Many new ‘disruptive’ businesses are simply older-style businesses dressed up, and even if it’s an attractive and ultimately profitable new space, competitors will join the party.
Author Archive | Roger Montgomery
Fairfax and Nine together will not magically produce a great company. The business models of newspapers and free-to-air TV are compromised by giants in digital and media industries, and viewing habits have changed.
Central banks have created surplus capital looking for a home, and Tesla is a classic example of an unprofitable tech company that has benefited. It survives on a dream rather than the ability to make cars.
Markets and assets look expensive, but technology at least offers high revenue growth and fast rates of adoption. However, much of that great promise may benefit consumers more than investors.
Market fundamentals are pointing toward an era of high volatility and lower returns, which have not been factored into current prices. Better to wait till there is blood in the streets rather than be fully invested.
In today’s investment markets, has value investing lost its relevance or did the recent market volatility provide a warning? Value investors need patience and a contrarian attitude, which tests the resolve in strong markets.
It’s pleasing to have been contributing to Cuffelinks since the start in 2013. Fundamentally sensible and technically useful articles again dominated in 2017, but five in particular stay in the memory due to their special insights.
Don’t extrapolate success without anticipating new ideas and competition. When consolidation of media power, personal data, or capital is concentrated in a few companies, society repels and rejects.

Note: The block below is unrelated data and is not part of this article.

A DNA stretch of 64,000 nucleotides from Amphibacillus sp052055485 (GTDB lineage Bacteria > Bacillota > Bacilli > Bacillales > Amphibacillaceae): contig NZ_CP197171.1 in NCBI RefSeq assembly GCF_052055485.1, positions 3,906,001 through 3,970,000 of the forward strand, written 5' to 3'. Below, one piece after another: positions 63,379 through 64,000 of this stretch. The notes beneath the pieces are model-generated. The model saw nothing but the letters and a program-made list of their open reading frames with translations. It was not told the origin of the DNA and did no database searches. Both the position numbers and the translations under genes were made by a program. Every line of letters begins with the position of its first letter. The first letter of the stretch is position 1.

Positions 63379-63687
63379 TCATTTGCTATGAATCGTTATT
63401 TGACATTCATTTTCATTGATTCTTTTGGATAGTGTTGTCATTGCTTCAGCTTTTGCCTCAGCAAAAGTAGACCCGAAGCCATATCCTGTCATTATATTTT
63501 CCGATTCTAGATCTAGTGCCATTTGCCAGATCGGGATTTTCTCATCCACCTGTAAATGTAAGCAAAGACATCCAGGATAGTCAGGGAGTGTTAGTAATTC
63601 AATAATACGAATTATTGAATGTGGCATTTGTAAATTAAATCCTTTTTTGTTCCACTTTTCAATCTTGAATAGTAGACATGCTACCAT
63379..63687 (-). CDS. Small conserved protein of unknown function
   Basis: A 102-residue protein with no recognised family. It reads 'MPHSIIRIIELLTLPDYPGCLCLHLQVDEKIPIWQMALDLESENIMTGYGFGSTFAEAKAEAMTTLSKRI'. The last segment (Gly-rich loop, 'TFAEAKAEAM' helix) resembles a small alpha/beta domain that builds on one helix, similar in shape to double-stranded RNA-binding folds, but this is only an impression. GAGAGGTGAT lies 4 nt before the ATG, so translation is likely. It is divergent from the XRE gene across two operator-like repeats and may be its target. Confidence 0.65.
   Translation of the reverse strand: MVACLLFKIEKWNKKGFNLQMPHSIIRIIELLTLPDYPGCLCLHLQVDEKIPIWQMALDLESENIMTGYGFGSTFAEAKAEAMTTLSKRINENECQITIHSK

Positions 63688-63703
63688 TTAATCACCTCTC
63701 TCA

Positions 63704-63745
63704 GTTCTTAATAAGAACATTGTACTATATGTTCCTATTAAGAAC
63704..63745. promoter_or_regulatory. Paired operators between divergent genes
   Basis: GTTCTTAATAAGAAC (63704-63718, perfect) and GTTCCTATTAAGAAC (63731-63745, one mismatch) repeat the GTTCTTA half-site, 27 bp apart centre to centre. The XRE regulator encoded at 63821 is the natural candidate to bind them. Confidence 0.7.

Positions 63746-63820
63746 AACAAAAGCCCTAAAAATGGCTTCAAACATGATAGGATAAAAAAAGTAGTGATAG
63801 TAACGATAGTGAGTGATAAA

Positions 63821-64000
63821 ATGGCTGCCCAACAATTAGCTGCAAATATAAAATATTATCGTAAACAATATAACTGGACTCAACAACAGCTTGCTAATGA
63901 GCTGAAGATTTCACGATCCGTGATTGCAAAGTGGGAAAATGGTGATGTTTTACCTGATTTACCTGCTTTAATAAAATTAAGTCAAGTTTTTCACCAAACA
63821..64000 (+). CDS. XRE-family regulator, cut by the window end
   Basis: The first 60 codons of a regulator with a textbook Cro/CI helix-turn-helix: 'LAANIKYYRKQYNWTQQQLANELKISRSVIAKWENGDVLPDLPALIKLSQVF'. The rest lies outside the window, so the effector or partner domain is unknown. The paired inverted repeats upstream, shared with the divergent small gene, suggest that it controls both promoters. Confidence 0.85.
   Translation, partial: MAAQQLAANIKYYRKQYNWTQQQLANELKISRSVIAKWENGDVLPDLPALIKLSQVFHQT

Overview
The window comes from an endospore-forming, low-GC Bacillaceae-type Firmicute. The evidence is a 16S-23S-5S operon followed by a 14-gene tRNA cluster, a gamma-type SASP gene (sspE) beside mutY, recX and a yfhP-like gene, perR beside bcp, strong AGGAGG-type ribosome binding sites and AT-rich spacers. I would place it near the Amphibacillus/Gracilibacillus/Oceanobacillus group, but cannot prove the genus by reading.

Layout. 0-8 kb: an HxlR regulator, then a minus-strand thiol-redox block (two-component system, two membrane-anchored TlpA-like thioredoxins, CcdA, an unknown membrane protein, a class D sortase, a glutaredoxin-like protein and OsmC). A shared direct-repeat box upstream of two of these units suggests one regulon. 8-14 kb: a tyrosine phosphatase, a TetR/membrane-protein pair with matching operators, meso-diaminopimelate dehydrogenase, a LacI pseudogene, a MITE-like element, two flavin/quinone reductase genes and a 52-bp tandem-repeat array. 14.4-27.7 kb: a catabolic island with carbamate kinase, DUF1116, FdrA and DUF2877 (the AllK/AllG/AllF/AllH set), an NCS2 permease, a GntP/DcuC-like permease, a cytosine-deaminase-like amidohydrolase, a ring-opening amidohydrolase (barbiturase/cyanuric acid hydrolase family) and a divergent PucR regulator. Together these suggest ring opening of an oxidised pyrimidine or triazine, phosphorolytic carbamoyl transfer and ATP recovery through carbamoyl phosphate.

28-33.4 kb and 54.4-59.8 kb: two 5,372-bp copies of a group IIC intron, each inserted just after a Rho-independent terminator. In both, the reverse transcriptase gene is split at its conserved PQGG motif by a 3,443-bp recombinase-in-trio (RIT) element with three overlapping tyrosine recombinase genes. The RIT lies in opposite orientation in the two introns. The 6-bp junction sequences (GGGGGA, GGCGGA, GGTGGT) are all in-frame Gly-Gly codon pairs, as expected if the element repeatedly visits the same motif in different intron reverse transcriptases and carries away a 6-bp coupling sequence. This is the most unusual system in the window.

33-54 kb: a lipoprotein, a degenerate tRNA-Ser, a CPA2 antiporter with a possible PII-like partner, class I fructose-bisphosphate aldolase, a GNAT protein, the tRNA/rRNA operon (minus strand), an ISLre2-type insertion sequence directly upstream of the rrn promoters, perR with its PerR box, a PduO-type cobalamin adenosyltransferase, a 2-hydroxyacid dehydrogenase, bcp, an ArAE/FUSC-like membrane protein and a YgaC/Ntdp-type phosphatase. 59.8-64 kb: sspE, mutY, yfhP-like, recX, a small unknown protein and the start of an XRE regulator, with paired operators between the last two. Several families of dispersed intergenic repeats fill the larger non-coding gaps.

NAB’s latest announcement shows we are at a critical turning point with technology replacing jobs, and Australia lacks the political will to drive innovation and avoid declining living standards.
Argentina’s economic history shows there’s no room for complacency, as the markets often lose their ability to judge risks in the wild search for performance.
At any point in the cycle, the portfolios of either the optimists or the pessimists perform better. Despite stretched valuations and rising rates, the optimists are winning at the moment.
The consequences of renewable energy disruption will be strongly felt by the Australian sharemarket with the falling contribution from existing energy and resource companies.
Despite most Australian shares trading above intrinsic value, investors’ risk perceptions are lower than they should be. Without profit growth, equity returns will be low, especially if the entry share price is elevated.
The stock market is increasingly looking like a ‘barbell’ of company returns with a few big winners and lots of losers, especially in retailing where new competition led by Amazon is nothing less than a seismic change.